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Interprofessional and Interdisciplinary Education and Practice

The College of Health and Behavioral Studies has a long-standing commitment and a strategic goal to using interprofessional and interdisciplinary educational methods to prepare our students to collaborate with colleagues from other disciplines and professions to solve complex problems and/or to maximize outcomes in health and well-being in varied settings.

Through collaborative IPE (interprofessional education) and IDE (interdisciplinary education), we strive to enhance the quality of our learning experiences to challenge historical frameworks and current systems of oppression and injustice to improve the health of individuals and communities regardless of race, ethnicity, class, ability, age, culture, nationality, sexual orientation, SES, religious beliefs, social identities and diverse perspectives and lived experiences.

At CHBS, we recognize that IPE and IDE have important distinctions in their origin, purpose, and desired outcome. Some of these distinctions are delineated below.

JMU CHBS IPE and IDE Distinctions





Interprofessional education and practice emerged in the past three decades. However, in the past 15 years, representatives from various health professions have convened to identify core competencies for professional practice that can be linked to accreditation standards. (IPEC, 2016)

Many trace the beginnings of interdisciplinary studies to the Enlightenment period which emphasized reason, empiricism, and the pursuit of knowledge and truth. Over time, this pursuit of truth led to the division of knowledge development into distinct disciplines.


To improve outcomes in health and well-being for individuals, families, and communities.

To pursue knowledge and truth.

Profession versus Discipline

Profession: An occupation that requires specialized education, training or skills that are typically subject to regulatory and accrediting bodies that ensure education and practice adhere to an agreed upon set of standards.

Discipline: A body of scientific knowledge that is ever-changing with the integration of creative conceptualizations and formal research findings.1


Interprofessional: A process of interprofessional collaboration that draws upon and integrates fragmented professional perspectives to be a “means by which professionals can practice in a more collaborative or integrated fashion” **2 and thereby improve individual and systemic outcomes in health and well-being.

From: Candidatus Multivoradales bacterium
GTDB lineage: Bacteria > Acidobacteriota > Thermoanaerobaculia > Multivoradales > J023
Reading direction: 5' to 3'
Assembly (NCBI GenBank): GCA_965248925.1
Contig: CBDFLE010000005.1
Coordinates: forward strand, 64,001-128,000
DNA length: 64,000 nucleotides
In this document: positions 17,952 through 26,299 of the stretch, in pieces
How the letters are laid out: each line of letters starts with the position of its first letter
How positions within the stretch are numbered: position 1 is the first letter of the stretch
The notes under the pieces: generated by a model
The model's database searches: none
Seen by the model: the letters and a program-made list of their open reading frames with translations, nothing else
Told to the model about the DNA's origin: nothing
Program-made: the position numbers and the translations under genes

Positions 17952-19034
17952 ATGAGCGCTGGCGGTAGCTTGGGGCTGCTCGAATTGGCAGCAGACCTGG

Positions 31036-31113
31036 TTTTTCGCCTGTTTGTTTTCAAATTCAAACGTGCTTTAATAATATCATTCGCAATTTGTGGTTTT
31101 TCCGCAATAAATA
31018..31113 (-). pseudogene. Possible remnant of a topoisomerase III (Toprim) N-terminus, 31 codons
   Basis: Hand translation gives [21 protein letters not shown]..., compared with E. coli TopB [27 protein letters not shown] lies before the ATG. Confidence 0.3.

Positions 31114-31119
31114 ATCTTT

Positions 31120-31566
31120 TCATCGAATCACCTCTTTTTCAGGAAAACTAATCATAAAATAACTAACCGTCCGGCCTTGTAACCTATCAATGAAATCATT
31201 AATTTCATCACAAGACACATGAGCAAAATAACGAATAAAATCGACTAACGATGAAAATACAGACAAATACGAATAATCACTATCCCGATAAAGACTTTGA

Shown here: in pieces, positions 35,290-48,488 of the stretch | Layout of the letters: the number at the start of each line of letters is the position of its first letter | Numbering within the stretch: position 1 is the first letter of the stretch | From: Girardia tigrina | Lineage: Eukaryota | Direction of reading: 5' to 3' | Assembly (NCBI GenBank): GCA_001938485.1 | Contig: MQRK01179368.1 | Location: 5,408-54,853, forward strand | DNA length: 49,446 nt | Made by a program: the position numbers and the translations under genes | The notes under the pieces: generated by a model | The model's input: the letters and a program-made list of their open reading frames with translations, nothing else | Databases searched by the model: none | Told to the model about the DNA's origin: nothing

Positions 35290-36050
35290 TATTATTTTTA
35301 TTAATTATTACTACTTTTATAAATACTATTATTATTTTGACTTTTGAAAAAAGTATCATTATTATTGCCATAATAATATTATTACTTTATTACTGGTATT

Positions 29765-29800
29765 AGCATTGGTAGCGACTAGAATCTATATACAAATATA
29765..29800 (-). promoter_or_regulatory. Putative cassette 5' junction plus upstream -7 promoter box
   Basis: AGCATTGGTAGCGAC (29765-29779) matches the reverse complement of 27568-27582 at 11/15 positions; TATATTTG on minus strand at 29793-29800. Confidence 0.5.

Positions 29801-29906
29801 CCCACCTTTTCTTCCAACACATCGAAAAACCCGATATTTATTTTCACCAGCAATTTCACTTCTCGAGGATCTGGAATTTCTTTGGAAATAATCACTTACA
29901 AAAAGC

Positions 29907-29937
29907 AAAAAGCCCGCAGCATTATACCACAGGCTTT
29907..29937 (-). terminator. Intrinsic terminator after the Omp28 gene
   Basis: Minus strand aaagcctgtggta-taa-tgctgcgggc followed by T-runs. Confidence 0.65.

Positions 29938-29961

Interdisciplinary: A process of answering a question, solving a problem, or addressing a topic that is too broad or complex to be dealt with adequately by a single discipline or profession… [It] draws on disciplinary perspectives and integrates their insights through construction of a more comprehensive perspective (Klein and Newell, 1998, 393-394). Interdisciplinary collaboration may also result in the creation of new disciplinary areas of study.

While interprofessional and interdisciplinary education are distinct, they also share many things in common. Smith and Clouder (2010) summarize their commonalities as including “collaboration, boundary crossing, adopting multiple perspectives, and working with others to achieve optimal outcomes” (p. 1). McMurtry (2013) observes that interprofessional and interdisciplinary approaches share the following features: diverse perspectives, constructing common ground, negotiating conflicts, and synthesizing ideas to create something greater than the sum of its parts.

At CHBS, we conceptualize the relationship between interdisciplinary and interprofessional education as being in concentric circles, with interdisciplinary holding a wider space, whose purpose may include improving health and well-being, but may be extended to solving complex problems, discovering new fields of study, and not necessarily being bound by explicit attention to competency achievement through educational approaches.

Figure 1 shows the relationship between Interdisciplinary and interprofessional education as a set of concentric circles. IDE represents a long-standing approach to education whose purpose is to pursue knowledge and truth. IPE is a subset of interdisciplinary education that is linked to outcomes in the health and human service professional fields. Successful collaboration is tied to achievement of IPE competencies as reflected in accreditation standards across a number of professional health care organizations.


The CHBS IPE/IDE Initiative welcomes both interdisciplinary and interprofessional proposals to provide educational experiences that prepare students for work settings where they are tackling complex problems through research and practice in interdisciplinary and interprofessional teams. 


1 Parse, RR (2015). Interdisciplinary and interprofessional: What are the differences, Nursing Science Quarterly, Vol 28(1) 5-6.

2 D’amour, D. and Oandasan, I. (2005) Interprofessionality as the field of interprofessional practice and interprofessional education: An emerging concept. Journal of Interprofessional Care, 19, 8-20. doi:10.1080/13561820500081604, p.

Smith, S., & Clouder, L. D. (2010). Interprofessional and interdisciplinary learning: an exploration of similarities and differences. In A. Bromage, L. Clouder, J. Thistlethwaite, & F. Gordon (Eds.), Interprofessional E-Learning and Collaborative Work: Practices and Technologies (pp. 1-13). IGI Global.

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